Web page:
Noah, I'm with you on the importance of context for verb tenses, and on the ESV rendering of 2:19. What makes me think strict chronology is impossible from Genesis 1 to 2 is (1) the double account of the creation of Adam and Eve, and (2) Genesis 2:5.
Its true that Genesis 1-2 is not poetry (though I think chapter 1 is not exactly prose either). But dischronology is all throughout Scripture, poetry and prose. As an example, consider that Matthew and Luke list the 2nd and 3rd temptations of Jesus in different order. I want to be comfortable with this if Scripture is comfortable with it, though I certainly respect your caution.
Have you read David Snoke's A Biblical Case for an Old Earth? He doesn't hold the framework view, but he does address the issue of animal suffering well, something you mentioned above.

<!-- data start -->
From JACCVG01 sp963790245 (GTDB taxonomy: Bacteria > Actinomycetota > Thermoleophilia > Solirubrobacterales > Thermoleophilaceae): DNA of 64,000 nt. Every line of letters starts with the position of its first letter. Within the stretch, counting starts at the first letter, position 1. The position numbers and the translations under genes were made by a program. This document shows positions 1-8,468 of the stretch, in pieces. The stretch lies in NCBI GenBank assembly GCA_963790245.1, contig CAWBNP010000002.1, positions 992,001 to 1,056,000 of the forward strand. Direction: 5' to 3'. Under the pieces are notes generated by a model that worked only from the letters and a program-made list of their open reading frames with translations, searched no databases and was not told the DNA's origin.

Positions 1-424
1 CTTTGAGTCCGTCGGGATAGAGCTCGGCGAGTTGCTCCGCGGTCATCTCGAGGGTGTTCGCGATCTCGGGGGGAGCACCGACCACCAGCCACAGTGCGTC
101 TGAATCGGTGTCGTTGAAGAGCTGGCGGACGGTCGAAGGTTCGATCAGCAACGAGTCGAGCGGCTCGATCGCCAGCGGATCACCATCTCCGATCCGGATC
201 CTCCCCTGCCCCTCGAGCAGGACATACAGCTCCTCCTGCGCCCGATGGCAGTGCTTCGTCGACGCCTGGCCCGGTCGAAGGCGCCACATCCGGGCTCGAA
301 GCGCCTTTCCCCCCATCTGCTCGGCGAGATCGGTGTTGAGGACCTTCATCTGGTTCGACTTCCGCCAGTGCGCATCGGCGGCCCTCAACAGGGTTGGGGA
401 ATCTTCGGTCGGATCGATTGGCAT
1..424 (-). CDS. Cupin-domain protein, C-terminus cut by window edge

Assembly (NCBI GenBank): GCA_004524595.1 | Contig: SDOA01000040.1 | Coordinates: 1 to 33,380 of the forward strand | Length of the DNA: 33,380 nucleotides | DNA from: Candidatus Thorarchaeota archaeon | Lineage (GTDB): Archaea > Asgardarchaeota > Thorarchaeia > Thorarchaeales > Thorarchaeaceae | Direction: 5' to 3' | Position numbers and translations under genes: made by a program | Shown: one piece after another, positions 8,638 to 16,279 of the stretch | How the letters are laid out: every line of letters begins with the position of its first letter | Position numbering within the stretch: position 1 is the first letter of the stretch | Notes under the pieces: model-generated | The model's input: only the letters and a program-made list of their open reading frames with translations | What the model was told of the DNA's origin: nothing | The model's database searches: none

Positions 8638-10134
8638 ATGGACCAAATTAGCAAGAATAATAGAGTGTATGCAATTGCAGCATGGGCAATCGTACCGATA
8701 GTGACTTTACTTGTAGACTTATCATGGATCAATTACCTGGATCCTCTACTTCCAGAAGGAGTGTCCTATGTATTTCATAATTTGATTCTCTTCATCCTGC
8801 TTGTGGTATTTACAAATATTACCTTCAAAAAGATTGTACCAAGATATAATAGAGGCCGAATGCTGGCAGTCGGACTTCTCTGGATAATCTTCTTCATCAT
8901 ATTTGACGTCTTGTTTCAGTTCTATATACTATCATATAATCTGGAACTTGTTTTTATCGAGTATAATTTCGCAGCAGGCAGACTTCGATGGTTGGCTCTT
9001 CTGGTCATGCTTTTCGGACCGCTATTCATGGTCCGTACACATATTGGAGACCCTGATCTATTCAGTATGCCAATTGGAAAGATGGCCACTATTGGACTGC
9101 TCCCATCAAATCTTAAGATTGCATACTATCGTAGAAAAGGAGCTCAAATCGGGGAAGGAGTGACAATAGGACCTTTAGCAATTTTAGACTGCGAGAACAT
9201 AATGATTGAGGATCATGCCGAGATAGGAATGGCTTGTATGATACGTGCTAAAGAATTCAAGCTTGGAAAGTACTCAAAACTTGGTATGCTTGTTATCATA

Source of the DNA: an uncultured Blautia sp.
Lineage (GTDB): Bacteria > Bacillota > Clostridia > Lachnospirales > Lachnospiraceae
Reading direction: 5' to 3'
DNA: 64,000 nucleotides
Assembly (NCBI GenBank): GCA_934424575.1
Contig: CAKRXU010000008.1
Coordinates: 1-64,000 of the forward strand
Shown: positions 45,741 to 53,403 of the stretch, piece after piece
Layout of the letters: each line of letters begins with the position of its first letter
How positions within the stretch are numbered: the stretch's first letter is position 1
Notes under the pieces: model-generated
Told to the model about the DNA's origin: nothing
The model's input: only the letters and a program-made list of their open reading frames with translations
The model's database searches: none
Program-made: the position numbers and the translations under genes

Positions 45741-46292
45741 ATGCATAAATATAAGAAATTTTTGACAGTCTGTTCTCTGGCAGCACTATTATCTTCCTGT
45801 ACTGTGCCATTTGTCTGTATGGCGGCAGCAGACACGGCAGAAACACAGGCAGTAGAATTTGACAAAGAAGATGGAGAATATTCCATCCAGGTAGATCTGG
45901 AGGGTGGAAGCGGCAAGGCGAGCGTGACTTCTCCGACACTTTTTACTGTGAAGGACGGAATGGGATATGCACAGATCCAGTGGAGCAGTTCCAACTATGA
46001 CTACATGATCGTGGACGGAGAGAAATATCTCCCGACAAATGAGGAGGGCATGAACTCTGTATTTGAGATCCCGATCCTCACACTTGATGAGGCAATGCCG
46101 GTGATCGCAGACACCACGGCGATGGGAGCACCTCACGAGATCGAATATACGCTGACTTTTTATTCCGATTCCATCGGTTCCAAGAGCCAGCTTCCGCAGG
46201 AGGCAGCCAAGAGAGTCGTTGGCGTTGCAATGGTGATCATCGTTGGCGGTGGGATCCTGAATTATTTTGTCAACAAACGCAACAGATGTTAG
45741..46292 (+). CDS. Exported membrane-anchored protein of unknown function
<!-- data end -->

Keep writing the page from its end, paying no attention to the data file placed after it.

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Interesting. As a lifelong young-earther who converted to an old-earth view under two years ago, I am still very much trying to piece things together. I would say, I think you make too much of the stars being mentioned during the Day 4 stanza. It seems quite reasonable to me that this refers to God’s making them visible on earth, as the atmosphere cleared up. Otherwise, it is equally easy to read this as a parenthetical declarative about something God had done earlier (as in, “He had also made the stars”). I have to assume that you have read Hugh Ross’s book, Navigating Genesis, to get his defense of a day-age reading (he addresses the sequence of plants and animals, etc., from scientific and linguistic angles). If not, it’s worth a look-see, at least so you can interact with his arguments. However, the framework view may have merit.